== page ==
Monday, August 21, 2017

August 21. Day 233. Have we got story for you

Hugh Parker

Rhys Muldoon
When you've starred in everything from House Husbands to Play School having people come up and interrupt you during a chat is almost certainly an occupational hazard, an irritation. Let me tell you, however, in the unlikely event that Rhys Muldoon happens to butt in on your chat, the feeling is not reciprocated. I know this because it happened today. Drama Teen and I were interviewing Queensland Theatre's artistic director Sam Strong about the 2018 program when up rocked Rhys. He will star as Isaac Newton in David Williamson's new play Nearer The Gods in October. He's greatly looking forward to portraying Newton "an utter bastard" but that's not what he was chomping at the bit to talk about. He was desperately interested in The Longest Minute about the 2015 NRL Grand Final where the Cowboys beat the Broncos 17-16 thanks to a Johnathan Thurston field goal. Rhys outed me immediately as a
David Williamson
non-football fan. Clearly this is because he's an actor and I am not. That was the second surprise of the afternoon. The first surprise came just before we hit the record button on our interview with Australia's most prolific and successful playwright David Williamson. Fan boy Oliver brought out a copy of The Club for Williamson to sign. It turns out that two of Williamson's sons had to study The Club at school. Class mates were less than impressed with the unfair advantage this would give them. Williamson decided that if his son was going to be targeted he might as well get the inside knowledge. He sat him down and told him everything about the play which was duly reproduced on the HSC paper. It was the only piece of assessment his son failed. Note to self. Never enlist David Williamson for homework help. If, however, you want a story featuring greatly conflicted individuals and moral ambiguity, Williamson is your man. His ability to capture an audience with a great stories showing no sign of fading and nor is his enthusiasm for his craft.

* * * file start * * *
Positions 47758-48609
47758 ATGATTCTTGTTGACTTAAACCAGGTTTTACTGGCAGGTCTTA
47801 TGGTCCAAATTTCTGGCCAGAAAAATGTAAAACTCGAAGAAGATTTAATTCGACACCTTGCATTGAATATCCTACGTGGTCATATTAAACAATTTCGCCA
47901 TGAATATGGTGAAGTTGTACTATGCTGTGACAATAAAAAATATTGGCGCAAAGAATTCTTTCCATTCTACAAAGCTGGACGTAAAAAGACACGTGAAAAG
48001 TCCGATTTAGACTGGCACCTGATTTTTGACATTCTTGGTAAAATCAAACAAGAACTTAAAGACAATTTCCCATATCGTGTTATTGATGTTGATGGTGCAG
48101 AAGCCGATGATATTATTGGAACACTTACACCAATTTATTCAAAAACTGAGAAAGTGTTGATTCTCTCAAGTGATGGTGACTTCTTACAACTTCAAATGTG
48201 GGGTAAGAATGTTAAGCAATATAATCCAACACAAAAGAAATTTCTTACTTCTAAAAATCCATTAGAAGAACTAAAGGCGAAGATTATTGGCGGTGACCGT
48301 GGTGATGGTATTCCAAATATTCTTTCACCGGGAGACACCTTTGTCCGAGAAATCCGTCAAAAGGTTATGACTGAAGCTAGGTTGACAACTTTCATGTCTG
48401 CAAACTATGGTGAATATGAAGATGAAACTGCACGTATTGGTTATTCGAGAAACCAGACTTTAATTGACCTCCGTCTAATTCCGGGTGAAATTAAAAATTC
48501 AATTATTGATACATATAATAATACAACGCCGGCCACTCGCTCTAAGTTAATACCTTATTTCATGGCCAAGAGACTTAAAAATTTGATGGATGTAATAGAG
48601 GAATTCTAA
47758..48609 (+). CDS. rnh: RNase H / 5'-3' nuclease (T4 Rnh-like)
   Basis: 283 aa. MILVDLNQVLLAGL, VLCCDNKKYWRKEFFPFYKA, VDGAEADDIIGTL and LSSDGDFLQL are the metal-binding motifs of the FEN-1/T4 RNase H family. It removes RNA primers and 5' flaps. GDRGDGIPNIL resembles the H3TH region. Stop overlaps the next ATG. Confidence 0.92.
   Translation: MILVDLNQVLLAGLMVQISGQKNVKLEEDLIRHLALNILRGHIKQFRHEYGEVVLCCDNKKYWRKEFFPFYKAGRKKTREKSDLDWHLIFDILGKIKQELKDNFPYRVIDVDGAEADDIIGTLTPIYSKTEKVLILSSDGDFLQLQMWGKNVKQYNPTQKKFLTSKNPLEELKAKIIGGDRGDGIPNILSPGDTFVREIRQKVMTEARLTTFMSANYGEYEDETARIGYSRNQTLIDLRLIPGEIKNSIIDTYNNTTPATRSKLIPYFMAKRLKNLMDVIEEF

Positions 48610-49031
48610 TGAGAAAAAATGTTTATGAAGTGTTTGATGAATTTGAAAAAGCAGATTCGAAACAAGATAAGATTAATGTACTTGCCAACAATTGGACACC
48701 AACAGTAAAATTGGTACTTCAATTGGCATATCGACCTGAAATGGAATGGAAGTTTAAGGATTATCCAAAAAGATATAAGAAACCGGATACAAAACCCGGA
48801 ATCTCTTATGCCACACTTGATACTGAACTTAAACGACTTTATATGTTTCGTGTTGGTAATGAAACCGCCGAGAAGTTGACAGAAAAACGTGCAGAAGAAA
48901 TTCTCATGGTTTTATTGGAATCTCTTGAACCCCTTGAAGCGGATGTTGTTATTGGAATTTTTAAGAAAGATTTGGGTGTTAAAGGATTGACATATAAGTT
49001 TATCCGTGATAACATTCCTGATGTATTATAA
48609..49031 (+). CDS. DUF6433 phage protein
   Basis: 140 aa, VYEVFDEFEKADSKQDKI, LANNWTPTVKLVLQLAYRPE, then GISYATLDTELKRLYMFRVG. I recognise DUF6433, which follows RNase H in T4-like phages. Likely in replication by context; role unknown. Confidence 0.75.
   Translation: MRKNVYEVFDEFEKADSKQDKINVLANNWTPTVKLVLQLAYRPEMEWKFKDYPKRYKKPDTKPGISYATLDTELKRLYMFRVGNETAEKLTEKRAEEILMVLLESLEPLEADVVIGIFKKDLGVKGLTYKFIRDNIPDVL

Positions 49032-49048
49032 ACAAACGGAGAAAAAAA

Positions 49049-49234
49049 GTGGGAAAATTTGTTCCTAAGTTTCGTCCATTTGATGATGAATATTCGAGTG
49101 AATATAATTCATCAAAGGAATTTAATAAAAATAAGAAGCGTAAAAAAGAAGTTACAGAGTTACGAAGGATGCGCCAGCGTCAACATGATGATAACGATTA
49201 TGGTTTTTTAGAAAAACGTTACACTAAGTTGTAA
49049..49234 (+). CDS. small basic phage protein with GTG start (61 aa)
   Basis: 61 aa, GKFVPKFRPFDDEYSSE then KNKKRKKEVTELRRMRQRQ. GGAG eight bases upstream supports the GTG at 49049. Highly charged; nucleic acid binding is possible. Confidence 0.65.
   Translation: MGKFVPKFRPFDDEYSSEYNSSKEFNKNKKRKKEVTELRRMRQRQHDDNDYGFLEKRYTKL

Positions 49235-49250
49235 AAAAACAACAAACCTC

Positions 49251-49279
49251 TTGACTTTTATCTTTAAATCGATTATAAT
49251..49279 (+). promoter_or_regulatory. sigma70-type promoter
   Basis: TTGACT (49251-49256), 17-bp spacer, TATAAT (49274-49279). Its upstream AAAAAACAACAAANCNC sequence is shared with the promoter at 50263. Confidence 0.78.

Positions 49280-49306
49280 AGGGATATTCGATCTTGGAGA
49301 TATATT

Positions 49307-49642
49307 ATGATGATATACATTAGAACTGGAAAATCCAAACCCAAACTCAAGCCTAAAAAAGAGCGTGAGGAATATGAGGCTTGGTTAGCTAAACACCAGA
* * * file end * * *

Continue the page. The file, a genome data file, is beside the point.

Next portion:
The third interview was with Hugh Parker who will star as Richard Hannay in The 39 Steps. I consider Hugh as one of our state's best comic actors. He says it wasn't always that way. Although he has played Hannay before in Scotland, he was better known for more serious roles before being approached by former Queensland Theatre artistic director Wesley Enoch to give comedy a go. He took to it like a duck to water and he's delighted to have a second opportunity to bring the boys' own adventure that is the 39 Steps to life again . I can't wait. And that's just the tip of the iceberg in the 2018 program. You can hear our review of the program here.

Sunday, August 20, 2017

August 20. Day 232. May the force be with you